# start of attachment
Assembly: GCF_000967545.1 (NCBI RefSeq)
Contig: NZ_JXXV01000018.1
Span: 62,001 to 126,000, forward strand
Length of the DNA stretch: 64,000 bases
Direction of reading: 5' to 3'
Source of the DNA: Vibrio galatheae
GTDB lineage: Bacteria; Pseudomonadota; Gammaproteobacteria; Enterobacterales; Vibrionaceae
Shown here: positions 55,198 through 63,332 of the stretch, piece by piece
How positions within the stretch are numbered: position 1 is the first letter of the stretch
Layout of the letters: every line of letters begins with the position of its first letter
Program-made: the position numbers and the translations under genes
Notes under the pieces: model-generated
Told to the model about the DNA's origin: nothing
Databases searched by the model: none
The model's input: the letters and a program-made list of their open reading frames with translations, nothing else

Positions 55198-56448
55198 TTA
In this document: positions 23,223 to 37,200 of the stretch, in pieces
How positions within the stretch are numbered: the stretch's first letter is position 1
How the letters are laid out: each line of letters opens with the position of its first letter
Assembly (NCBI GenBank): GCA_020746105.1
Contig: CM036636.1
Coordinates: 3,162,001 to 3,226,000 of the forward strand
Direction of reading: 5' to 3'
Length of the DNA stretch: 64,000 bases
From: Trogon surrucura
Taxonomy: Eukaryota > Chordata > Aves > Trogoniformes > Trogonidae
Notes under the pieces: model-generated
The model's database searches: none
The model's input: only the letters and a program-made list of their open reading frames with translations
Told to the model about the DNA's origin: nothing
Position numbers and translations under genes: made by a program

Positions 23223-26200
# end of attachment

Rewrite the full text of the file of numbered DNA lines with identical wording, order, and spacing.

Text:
Assembly: GCF_000967545.1 (NCBI RefSeq)
Contig: NZ_JXXV01000018.1
Span: 62,001 to 126,000, forward strand
Length of the DNA stretch: 64,000 bases
Direction of reading: 5' to 3'
Source of the DNA: Vibrio galatheae
GTDB lineage: Bacteria; Pseudomonadota; Gammaproteobacteria; Enterobacterales; Vibrionaceae
Shown here: positions 55,198 through 63,332 of the stretch, piece by piece
How positions within the stretch are numbered: position 1 is the first letter of the stretch
Layout of the letters: every line of letters begins with the position of its first letter
Program-made: the position numbers and the translations under genes
Notes under the pieces: model-generated
Told to the model about the DNA's origin: nothing
Databases searched by the model: none
The model's input: the letters and a program-made list of their open reading frames with translations, nothing else

Positions 55198-56448
55198 TTA
In this document: positions 23,223 to 37,200 of the stretch, in pieces
How positions within the stretch are numbered: the stretch's first letter is position 1
How the letters are laid out: each line of letters opens with the position of its first letter
Assembly (NCBI GenBank): GCA_020746105.1
Contig: CM036636.1
Coordinates: 3,162,001 to 3,226,000 of the forward strand
Direction of reading: 5' to 3'
Length of the DNA stretch: 64,000 bases
From: Trogon surrucura
Taxonomy: Eukaryota > Chordata > Aves > Trogoniformes > Trogonidae
Notes under the pieces: model-generated
The model's database searches: none
The model's input: only the letters and a program-made list of their open reading frames with translations
Told to the model about the DNA's origin: nothing
Position numbers and translations under genes: made by a program

Positions 23223-26200